WASHINGTON -- To the average user, everything about e-cigarettes and vaping devices -- the look, the smell, the taste, the satisfaction -- feels as good or better than the traditional match-lit version. But to cash-craving states, there's one important thing missing: taxes.
U.S. cigarette smoking rates are falling, and the number of Americans who vape is on the rise. While the long-term public health effects aren't certain, the impact on state budgets is clearer. After peaking at $17.1 billion in 2011, state cigarette tax receipts fell to $16.3 billion in 2014, according to a report from the Orzechowski & Walker market research firm posted by the Federation of Tax Administrators. Four states have already approved levies on e-cigarettes and related products, and the West Virginia Legislature is considering its own tax.
"It does provide revenue when the state needs that increase," said Chris Stadelman, a spokesman for Democratic West Virginia Gov. Earl Ray Tomblin, who proposed the measure to fill a $270 million budget gap. "There's also a health aspect, especially for young people, to discourage use."
That may be just a whiff of what's to come. Kansas, Louisiana, Minnesota and North Carolina, along with cities including Washington and Chicago, have approved taxes on vaping products and e-cigarettes. At least 23 states have considered such measures, according to the Tax Foundation, a policy research organization in Washington, and its March analysis didn't include Utah, where lawmakers considered and dropped a bill, or West Virginia.
"Will there be more legislation? Most likely, yes," said Karmen Hanson, a health policy analyst at the National Conference of State Legislatures. "I would anticipate if a state has already tried it, they'll come back and try again."
The e-cigarette and vapor market is expected to more than triple between 2015 and 2019 to $15.9 billion, according to Bloomberg Intelligence. The Centers for Disease Control and Prevention has warned the habit is becoming more popular among middle and high school students.
In many states, taxes make up a large portion of what cigarette smokers pay when they buy a pack at the corner store. At Green Gourmet, a New York City deli, a pack of Altria Group Inc.'s Marlboro cigarettes costs $14.25. That also covers a federal tobacco tax of $1.01 and state and local levies of about $4.35, according to the Campaign for Tobacco-Free Kids, an advocacy group. An e-cigarette at the same store, Imperial Brands PLC's disposable Blu brand, costs $11.91 -- with no tobacco tax. Both prices include state sales tax.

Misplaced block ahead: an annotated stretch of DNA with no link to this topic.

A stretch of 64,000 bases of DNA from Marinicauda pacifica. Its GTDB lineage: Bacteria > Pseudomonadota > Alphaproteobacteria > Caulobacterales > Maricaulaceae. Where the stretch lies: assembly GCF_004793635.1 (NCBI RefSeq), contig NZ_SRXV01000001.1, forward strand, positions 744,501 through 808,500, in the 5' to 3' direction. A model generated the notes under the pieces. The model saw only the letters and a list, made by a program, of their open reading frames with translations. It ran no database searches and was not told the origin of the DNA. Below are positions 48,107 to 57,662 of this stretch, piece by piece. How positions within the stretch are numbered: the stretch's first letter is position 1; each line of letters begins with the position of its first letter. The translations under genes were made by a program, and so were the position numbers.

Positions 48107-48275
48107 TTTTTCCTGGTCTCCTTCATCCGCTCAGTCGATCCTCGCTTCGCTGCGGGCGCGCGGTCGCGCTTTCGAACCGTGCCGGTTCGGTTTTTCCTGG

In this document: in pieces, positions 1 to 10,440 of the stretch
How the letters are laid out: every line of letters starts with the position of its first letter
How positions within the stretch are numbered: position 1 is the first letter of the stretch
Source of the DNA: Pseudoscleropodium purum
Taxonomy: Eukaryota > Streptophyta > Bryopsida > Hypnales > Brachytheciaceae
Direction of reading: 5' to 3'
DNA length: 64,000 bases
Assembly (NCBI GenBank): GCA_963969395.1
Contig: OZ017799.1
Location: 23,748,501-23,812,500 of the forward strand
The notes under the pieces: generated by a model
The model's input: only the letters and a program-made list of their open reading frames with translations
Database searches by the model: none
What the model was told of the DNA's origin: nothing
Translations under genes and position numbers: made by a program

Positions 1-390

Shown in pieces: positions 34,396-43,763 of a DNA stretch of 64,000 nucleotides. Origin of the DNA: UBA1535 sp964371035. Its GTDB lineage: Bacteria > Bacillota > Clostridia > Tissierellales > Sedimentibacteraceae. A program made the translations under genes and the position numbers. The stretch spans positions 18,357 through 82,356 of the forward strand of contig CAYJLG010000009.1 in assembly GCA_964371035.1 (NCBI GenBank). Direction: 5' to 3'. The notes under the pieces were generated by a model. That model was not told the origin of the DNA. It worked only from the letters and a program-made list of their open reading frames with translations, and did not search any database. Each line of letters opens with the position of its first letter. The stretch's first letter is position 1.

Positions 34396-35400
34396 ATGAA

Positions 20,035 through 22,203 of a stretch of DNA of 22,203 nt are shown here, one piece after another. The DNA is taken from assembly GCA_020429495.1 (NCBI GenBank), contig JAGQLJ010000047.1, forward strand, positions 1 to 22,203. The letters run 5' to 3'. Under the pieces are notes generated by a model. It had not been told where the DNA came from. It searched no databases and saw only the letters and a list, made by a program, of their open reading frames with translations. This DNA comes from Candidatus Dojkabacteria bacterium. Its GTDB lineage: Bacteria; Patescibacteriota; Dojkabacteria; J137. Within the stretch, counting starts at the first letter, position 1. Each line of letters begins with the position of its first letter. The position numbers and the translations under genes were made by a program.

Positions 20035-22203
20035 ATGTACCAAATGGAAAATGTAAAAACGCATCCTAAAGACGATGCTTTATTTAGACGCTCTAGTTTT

U.S. government health officials haven't said vapor products are less risky than traditional cigarettes, nor that they can be sold as smoking-cessation devices. Some e-cigarette and vape product makers point to key distinctions that they say make their offerings safer than, or at least different from, cigarettes.
Taxes on e-cigarettes and vapor products target the nicotine liquids that may be sold with or separate from inhalant devices. Typically, a battery in the devices heats the liquid and produces an aerosol that, according to the CDC, can also contain heavy metals, ultra-fine particles and cancer-causing agents. While the nicotine in the liquid is derived from tobacco, it isn't considered to be made from the plant.
Fontem Ventures, the subsidiary of Imperial that owns the Blu brand, opposes a tax, according to Marc Michelsen, a spokesman. R.J. Reynolds Vapor Co., maker of Vuse cartridges, supports a 5-cent-per-milliliter tax on the product, now in place in North Carolina and Louisiana, according to a spokesman for the unit of Reynolds American Inc.
"As these products do not contain tobacco nor do they involve the burning of tobacco, they should be taxed at a much lower rate than cigarettes," he said.
From a regulatory standpoint, e-cigarettes are coming of age. The U.S. Food and Drug Administration brought electronic cigarettes and vape products under its control earlier this month, mandating that the majority of manufacturers seek FDA permission to remain on store shelves. That may have given states the justification they need to begin taxing the products.
"States wanted to see what the federal government was going to do," said Mark Meaney, an attorney at the Tobacco Control Legal Consortium at the Mitchell Hamline School of Law's Public Health Law Center in Minnesota. "Because they're now defined at the federal level as tobacco, it might incentivize states to tax them the same as other tobacco products."
Raise It for Health North Dakota failed in an effort to increase cigarette taxes and create a tax on wholesale prices of nicotine liquid for vapor products. Now it wants to take the question directly to the state's voters in November. The group has teamed up with U.S. military veterans, and funds from the tax go to benefit ex-soldiers with unmet medical needs, said Kristie Wolff, program manager for tobacco control and advocacy at the American Lung Association in North Dakota.
"Having the veterans and health advocates come together could do incredible things for tobacco prevention," she said in a telephone interview.
(With assistance from Jennifer Kaplan and Robert Langreth.)